Bodily Injury Car Insurance Coverage: How Does It Work?
Bodily Injury Liability (BI or BIL) insurance is one of the two forms of liabilty car insurance coverage that drivers are required to have in most states. While each state has its own minimum requirements for coverage, consumers can pay more and opt for greater coverage.
How Does Bodily Injury Liabilty Coverage Work?
You are required to have bodily injury coverage so that you can demonstrate financial responsibility if you are at fault in a motor vehicle accident that causes bodily harm to someone else. As a form of liability insurance, bodily injury does not cover the medical costs of injuries that you personally sustain, but rather, pays for the expenses that third parties may incur from any harm they sustain (for your own injuries, Personal Injury Protection provides coverage for your personal costs).
While shopping for auto insurance, your bodily injury coverage is generally stated using a range of coverage levels in a split limit format. The split limits will be described using either two or three numbers in the form of 25/50/10 or 25/50. In the three number format, the first two numbers correspond to the bodily injury coverage limits and the third is for property damage a separate type of coverage. These numbers indicate the:
Maximum $ for each person injured in an accident / Maximum $ covered per accident
The limits are generally in the thousands, so if you're being quoted a 25/50 limit for bodily injury, it means that the insurance policy will cover up to a maximum of $25,000 per person injured in an accident and a total of $50,000 in claims for a single accident. It's important to understand the distinctions between these individual components can have a material impact in what you may have to pay out of pocket in an accident. We'll look at two examples to explain how bodily injury liability would work.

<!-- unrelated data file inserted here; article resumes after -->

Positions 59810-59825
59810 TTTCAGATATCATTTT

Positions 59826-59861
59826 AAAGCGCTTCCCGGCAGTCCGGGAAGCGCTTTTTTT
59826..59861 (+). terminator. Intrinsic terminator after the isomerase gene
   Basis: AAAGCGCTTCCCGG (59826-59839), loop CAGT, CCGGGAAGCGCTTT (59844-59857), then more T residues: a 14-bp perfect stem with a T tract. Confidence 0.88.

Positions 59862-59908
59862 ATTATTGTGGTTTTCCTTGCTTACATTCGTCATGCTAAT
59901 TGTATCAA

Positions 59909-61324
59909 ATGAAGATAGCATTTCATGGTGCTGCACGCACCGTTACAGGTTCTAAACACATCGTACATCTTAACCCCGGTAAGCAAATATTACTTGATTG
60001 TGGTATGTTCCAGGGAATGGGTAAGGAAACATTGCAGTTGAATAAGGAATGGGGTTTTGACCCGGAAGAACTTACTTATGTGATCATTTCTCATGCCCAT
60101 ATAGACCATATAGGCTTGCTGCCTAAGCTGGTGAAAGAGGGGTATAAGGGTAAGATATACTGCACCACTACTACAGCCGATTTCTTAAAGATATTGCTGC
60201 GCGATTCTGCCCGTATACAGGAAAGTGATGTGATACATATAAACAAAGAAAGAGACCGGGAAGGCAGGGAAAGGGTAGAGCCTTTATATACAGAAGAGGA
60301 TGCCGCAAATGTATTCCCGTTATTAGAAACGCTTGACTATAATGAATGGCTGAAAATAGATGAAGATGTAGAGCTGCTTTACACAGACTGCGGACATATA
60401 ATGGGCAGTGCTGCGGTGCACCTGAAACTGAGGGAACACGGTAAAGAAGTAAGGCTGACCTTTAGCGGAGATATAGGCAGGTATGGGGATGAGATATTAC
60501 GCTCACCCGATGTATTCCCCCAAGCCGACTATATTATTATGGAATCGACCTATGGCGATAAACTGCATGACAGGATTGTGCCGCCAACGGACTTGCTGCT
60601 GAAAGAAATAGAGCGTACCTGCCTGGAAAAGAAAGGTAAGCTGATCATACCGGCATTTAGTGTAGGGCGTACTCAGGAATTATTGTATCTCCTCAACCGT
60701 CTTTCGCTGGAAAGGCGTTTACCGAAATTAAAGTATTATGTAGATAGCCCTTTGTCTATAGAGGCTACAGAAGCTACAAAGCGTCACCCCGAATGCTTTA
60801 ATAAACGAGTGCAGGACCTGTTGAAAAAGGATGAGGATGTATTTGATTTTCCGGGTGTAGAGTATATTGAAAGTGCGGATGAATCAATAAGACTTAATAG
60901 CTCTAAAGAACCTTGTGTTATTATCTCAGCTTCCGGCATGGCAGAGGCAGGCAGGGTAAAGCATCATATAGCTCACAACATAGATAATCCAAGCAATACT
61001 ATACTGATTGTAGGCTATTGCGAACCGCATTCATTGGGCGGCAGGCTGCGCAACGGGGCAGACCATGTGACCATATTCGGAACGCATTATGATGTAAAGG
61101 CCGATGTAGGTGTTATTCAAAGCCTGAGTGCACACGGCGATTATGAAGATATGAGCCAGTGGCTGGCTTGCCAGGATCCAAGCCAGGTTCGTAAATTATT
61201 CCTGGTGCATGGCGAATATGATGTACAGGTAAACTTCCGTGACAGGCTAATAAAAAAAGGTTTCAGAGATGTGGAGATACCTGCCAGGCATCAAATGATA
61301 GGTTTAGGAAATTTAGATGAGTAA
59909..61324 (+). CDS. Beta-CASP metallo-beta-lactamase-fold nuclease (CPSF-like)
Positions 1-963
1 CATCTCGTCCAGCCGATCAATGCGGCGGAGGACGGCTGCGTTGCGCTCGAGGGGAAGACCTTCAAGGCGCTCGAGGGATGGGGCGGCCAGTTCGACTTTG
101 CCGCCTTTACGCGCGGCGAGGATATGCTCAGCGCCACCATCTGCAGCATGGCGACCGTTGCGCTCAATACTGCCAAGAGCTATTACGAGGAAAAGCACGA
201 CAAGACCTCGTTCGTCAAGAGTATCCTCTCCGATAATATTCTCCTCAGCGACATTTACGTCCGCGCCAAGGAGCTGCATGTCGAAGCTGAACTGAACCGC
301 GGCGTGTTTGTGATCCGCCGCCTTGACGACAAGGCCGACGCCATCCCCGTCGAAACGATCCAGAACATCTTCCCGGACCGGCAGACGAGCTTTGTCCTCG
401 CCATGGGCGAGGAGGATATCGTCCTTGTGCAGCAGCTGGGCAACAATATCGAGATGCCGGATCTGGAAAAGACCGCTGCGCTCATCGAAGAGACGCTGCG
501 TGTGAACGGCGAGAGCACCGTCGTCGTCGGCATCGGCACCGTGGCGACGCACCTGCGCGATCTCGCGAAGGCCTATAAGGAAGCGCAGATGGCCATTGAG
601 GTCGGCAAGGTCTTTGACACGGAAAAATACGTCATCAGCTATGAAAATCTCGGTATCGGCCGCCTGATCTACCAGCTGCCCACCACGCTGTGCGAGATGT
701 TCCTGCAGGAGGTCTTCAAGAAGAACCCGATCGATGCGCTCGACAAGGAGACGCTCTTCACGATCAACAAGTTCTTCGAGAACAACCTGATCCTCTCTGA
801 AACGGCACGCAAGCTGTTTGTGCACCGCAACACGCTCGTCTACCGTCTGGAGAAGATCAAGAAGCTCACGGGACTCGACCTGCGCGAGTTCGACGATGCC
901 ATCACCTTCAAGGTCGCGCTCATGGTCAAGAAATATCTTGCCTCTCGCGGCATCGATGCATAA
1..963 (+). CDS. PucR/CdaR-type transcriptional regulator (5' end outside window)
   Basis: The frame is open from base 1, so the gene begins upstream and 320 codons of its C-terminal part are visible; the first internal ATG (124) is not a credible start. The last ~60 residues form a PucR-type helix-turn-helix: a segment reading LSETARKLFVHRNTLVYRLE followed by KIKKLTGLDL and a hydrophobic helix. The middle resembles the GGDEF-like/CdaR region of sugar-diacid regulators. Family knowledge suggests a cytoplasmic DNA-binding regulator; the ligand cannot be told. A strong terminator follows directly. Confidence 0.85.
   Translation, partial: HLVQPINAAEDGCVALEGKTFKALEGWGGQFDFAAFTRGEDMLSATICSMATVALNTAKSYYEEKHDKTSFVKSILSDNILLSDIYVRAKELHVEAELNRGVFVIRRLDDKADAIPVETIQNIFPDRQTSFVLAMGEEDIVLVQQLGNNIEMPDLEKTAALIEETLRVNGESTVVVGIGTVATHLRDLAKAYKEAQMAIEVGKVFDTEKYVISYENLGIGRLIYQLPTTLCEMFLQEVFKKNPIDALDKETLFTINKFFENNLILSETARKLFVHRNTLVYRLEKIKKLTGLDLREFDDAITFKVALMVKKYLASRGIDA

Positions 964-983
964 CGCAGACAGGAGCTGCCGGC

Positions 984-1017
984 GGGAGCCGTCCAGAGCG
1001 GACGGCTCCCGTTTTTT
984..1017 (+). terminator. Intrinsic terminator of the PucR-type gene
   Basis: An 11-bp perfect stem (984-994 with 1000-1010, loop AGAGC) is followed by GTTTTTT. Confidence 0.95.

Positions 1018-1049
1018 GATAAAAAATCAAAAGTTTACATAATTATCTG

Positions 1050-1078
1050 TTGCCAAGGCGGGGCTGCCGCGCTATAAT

- You were deemed at fault for an accident in which two people in the other vehicle were injured. Person A had medical expenses of $30,000 while Person B had medical expenses of $10,000. While the combined medical bills are within the $50,000 limit per accident, your auto insurance policy will only pay Person A $25,000, and Person B $10,000. That's because Person A's expenses exceeded the per person limit,
leaving you liable for the $5,000 of the unpaid claim.
- You were at fault for an accident in which two people were injured. Both made medical expense claims of $25,000 each. Because both the individual claims were within the $25,000 and the combined claim was less than or equal to $50,000 the insurance policy would cover these expenses.
Combined Single Limit (CSL) is another – and less common – type of limit consumers may purchase. Compared to the split limit, CSL has one limit that applies to the whole accident, and can pay out to the total coverage amount and is not constrained the number of injured people. The flexibility of CSL limits make this type of limit more costly to insure for, and not every car insurance company provides this option.
What Can A Third Party Claim As Bodily Injury?
While the direct costs of treatment for injuries are the most obvious costs, a number of other types of expenses can be paid out as well. The types of expenses covered by bodily injury can include:
- Bills for the other party's hospitalization, follow-up care, and related medical or health care
- Lost Wages: If the harmed party was seriously injured and therefore unable to work, your bodily injury liability coverage makes up for their lost income. This amount will be based upon the amount of time they are unable to work as a result of the injury, and subject to various limits based on the state you reside in
- Legal Fees: This is the one item where bodily injury pays for your expenses instead of the third party. Your insurer will usually provide legal defense for you if you are sued by the other party, and that's paid for under your own bodily injury coverage
Minimum Liability Requirements for Bodily Injury Coverage
Regulations in each state govern the minimum amount of coverage you are required to have as part of your auto insurance in order operate a vehicle legally. The most common BIL limit is $25,000, but the range can vary quite significantly, from the lowest of $10,000 per person in Florida to the highest requirement of $50,000 per person in Alaska. State minimums for bodily injury liability are displayed in the following table.Source: www.valuepenguin.com